M. Night Shyamalan brings together the narratives of two of his standout originals, 2000’s Unbreakable, from Touchstone, and 2016’s Split, from Universal, into one explosive, all-new comic-book thriller: Glass. From Unbreakable, Bruce Willis returns as David Dunn as does Samuel L. Jackson as Elijah Price, known also by his pseudonym Mr. Glass. Joining from Split are James McAvoy, reprising his role as Kevin Wendell Crumb and the multiple identities who reside within, and Anya Taylor-Joy as Casey Cooke, the only captive to survive an encounter with The Beast. Following the conclusion of Split, Glass finds Dunn pursuing Crumb’s superhuman figure of The Beast in a series of escalating encounters, while the shadowy presence of Price emerges as an orchestrator who holds secrets critical to both men.
I guess I can be slow at times because I had absolutely no idea that Split was the sequel to Unbreakable until the last minute when the ending gave that slow, unbroken shot the swept across the diner, stopping over Bruce Willis’ character, David Dunn. That was when it hit me and I realized I had been watching the sequel to one of Shyamalan’s greatest movies, Unbreakable. The entire time I watched Split, I had only thought it was another brilliant psychological horror films. Talk about slow, eh? Leave it to Writer-Director M. Knight Shyamalan to fully be able to pull the rug out from under my feet! The entire idea of this trilogy is the complete opposite of what we’ve come to expect in the superhero genre. It’s about realism and not fantasy. It’s about simple everyday people living their lives and doing what they must, it’s not about men in silly costumes or capes.
There are two important tasks that you should follow before seeing Glass. One, make certain you have already watched the first and second parts of this fantastic trilogy, Unbreakable and Split, otherwise, I fear Glass might not make too much sense to you. Seriously, there is a smooth transaction between all three of these films that should be fully experienced as they were intended. It’s almost as if Mr. Shyamalan made them back to back with no other films in between. The second task is to IGNORE THE CRITICS! They have absolutely no clue what so ever concerning this film, and it’s perfectly clear they don’t understand the complex nature of the trilogy. It’s almost as if they never even watched it at all, and is a real shame how ruthlessly they bashed it. All I have to say to the critics is stick it where the sun don’t shine! I find them wrong about almost every single movie these days.
The movie starts three weeks after Casey Cooke, the only living survivor of the Beast’s brutal attacks escapes from Kevin Wendell Crumb, the psychotic man with Dissociative Identity Disorder, who assumes over 20 personalities. Meanwhile, superhuman vigilante David Dunn and his now-grown son Joseph have been working together to take down criminals. They run a home security business during the day and patrol the dangerous streets while fighting crime by night. The pair are desperately trying to locate the hideout of “The Beast,” Kevin’s superhuman identity, who’s still at large. Kevin is the prime suspect in the disappearance of four cheerleaders that were abducted. After discovering the cheerleaders’ location using his supernatural powers of perception, David frees the terrified girls but is unfortunately attacked when “The Beast” arrives at the scene and a brutal fight breaks out between them.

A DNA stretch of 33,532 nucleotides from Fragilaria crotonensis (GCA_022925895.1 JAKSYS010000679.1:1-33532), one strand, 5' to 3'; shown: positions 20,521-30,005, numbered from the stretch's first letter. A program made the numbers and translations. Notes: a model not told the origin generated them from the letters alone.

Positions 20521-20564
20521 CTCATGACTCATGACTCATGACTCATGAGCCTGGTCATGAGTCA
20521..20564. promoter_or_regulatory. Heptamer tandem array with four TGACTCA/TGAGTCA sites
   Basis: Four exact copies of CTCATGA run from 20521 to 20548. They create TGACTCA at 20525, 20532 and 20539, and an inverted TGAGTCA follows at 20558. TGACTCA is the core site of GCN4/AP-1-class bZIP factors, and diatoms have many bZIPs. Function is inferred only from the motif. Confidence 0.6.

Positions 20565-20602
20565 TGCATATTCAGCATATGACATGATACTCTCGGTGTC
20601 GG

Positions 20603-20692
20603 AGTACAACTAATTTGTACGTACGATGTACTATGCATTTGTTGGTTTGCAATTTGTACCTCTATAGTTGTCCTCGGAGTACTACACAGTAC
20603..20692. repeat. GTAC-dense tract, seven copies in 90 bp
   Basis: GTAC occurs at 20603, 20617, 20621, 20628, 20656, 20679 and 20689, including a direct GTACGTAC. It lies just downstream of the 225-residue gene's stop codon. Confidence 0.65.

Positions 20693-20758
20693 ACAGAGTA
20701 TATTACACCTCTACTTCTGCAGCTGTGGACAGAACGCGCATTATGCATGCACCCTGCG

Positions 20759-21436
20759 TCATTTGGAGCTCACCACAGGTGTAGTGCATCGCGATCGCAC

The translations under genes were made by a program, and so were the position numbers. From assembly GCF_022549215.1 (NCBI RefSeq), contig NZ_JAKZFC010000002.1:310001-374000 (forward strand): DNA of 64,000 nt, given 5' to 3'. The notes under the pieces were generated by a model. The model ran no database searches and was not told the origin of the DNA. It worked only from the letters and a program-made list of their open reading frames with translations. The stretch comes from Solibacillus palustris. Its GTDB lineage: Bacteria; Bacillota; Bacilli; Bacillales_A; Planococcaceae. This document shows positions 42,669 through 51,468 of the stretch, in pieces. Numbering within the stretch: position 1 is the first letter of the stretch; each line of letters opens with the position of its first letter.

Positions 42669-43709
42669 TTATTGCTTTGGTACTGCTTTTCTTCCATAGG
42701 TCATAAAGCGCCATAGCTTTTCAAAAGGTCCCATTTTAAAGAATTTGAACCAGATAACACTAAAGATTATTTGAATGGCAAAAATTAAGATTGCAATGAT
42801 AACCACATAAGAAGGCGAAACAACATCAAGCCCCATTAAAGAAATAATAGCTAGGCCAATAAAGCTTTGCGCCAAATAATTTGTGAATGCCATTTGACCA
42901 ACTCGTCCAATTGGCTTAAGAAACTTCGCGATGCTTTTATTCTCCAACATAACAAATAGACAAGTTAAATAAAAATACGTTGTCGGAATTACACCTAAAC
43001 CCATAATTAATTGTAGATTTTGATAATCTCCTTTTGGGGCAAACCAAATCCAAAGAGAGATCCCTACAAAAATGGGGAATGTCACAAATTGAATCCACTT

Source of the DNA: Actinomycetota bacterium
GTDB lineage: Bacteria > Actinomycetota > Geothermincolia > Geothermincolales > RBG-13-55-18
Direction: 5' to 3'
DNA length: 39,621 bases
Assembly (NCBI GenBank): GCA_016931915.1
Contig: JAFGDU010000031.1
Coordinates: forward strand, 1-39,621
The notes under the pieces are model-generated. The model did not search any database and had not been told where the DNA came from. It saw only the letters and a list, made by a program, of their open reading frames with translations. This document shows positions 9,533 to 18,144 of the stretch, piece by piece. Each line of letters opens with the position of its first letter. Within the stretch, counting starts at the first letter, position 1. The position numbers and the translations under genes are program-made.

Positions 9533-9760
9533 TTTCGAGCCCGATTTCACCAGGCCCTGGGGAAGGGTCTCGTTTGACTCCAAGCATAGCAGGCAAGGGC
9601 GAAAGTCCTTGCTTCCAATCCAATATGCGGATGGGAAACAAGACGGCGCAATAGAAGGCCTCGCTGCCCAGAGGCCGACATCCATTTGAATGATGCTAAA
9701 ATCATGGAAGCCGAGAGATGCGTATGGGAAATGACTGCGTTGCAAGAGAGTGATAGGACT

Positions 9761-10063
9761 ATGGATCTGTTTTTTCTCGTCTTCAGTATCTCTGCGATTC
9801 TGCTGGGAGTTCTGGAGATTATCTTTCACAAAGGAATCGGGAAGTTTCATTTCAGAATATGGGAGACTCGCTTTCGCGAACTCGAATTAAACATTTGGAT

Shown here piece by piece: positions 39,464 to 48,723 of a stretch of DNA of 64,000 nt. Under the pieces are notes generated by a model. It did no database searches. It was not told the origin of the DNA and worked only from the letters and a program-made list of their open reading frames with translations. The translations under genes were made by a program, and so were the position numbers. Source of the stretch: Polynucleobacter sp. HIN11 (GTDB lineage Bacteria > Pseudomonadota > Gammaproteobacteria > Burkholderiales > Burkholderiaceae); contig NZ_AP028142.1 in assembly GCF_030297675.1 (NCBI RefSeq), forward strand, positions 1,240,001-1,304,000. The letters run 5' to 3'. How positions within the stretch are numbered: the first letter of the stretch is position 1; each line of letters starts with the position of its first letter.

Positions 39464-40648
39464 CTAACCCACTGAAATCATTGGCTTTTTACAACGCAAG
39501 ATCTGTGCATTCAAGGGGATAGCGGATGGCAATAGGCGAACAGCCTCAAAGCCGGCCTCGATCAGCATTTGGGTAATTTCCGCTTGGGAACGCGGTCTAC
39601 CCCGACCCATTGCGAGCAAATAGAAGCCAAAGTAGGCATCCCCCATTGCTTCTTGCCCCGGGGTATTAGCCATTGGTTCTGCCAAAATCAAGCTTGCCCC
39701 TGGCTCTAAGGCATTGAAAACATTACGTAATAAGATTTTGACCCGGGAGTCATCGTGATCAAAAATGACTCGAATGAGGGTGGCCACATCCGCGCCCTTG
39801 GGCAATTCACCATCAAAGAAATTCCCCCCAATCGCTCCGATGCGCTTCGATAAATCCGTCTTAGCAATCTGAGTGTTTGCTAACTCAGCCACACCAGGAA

With the fight spilling onto the public streets, we realize there is a specialized group of the Philadelphia Police Department surrounding them. The group, led by Dr. Ellie Staple, activates a bizarre device that quickly flashes hypnotic lights towards them, forcing “the Beast” to immediately switch identities and causes his capture. Staple then convinces David to surrender, and both men are arrested and taken to Raven Hill psychiatric hospital. The exact same hospital where David’s old adversary, and newly catatonic, Elijah Price, a.k.a. Mr. Glass resides and has been for the past two decades. Dr. Ellie Staple is revealed to be the department head of the hospital, who attempts to convince the men that there’s nothing superhuman or special about them and that they are all in fact, very delusional. As the rest of the story unfolds, we’re given a few brilliantly genuine twists along the way.
Anyway, I am completely happy with the way Mr. Shyamalan pulled Unbreakable and Split together, finalizing it with Glass. I found all of the Characters had depth and did fantastic jobs in their roles. The overall story and the music were above superior. If you’re hoping for a non-stop action film with superheroes and villains, I’m afraid you will be somewhat disappointed with Glass. The film focuses heavily on the doctor’s treatment of the three characters, and that of Elijah and his transformation into Mister Glass, whose goal has always been to prove to the world that superhumans do exist, and not so much on David or Kevin. M. Night Shyamalan’s greatest gift has always been the way he is able to create mind-blowing twists and weave them flawlessly into his films, and this one was no different. I have to admit, the last 30 minutes or so really packed a punch with me, and I never imagined I’d leave a theater almost in tears from an M. Night Shyamalan movie. Respect.
Release Date: January 18, 2019
Runtime: 2 hours, 9 minutes
Genre: Thriller, Sci-Fi, Action
Studio: Universal Pictures
Starring: James McAvoy, Bruce Willis, Samuel L. Jackson
MPAA Rated: PG-13
Director(s): M. Night Shyamalan
Reviewed by: Grim Magazine
Our Rating: 3.6 /5
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